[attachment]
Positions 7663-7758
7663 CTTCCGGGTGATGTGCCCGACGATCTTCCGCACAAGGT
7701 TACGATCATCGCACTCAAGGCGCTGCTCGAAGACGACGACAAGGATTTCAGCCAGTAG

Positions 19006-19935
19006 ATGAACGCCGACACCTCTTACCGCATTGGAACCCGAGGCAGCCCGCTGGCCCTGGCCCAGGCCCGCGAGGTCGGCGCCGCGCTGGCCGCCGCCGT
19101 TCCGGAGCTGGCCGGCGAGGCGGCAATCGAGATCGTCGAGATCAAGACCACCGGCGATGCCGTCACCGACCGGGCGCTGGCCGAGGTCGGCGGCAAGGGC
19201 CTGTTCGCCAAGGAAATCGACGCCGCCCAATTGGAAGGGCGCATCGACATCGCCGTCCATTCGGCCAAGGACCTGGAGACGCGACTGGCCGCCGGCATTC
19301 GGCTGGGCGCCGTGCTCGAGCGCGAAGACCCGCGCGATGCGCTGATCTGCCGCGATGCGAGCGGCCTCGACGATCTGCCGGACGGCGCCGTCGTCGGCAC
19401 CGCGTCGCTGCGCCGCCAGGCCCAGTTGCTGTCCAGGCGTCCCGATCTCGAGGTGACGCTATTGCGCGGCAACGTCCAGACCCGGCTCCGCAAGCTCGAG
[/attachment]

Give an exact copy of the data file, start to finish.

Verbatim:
Positions 7663-7758
7663 CTTCCGGGTGATGTGCCCGACGATCTTCCGCACAAGGT
7701 TACGATCATCGCACTCAAGGCGCTGCTCGAAGACGACGACAAGGATTTCAGCCAGTAG

Positions 19006-19935
19006 ATGAACGCCGACACCTCTTACCGCATTGGAACCCGAGGCAGCCCGCTGGCCCTGGCCCAGGCCCGCGAGGTCGGCGCCGCGCTGGCCGCCGCCGT
19101 TCCGGAGCTGGCCGGCGAGGCGGCAATCGAGATCGTCGAGATCAAGACCACCGGCGATGCCGTCACCGACCGGGCGCTGGCCGAGGTCGGCGGCAAGGGC
19201 CTGTTCGCCAAGGAAATCGACGCCGCCCAATTGGAAGGGCGCATCGACATCGCCGTCCATTCGGCCAAGGACCTGGAGACGCGACTGGCCGCCGGCATTC
19301 GGCTGGGCGCCGTGCTCGAGCGCGAAGACCCGCGCGATGCGCTGATCTGCCGCGATGCGAGCGGCCTCGACGATCTGCCGGACGGCGCCGTCGTCGGCAC
19401 CGCGTCGCTGCGCCGCCAGGCCCAGTTGCTGTCCAGGCGTCCCGATCTCGAGGTGACGCTATTGCGCGGCAACGTCCAGACCCGGCTCCGCAAGCTCGAG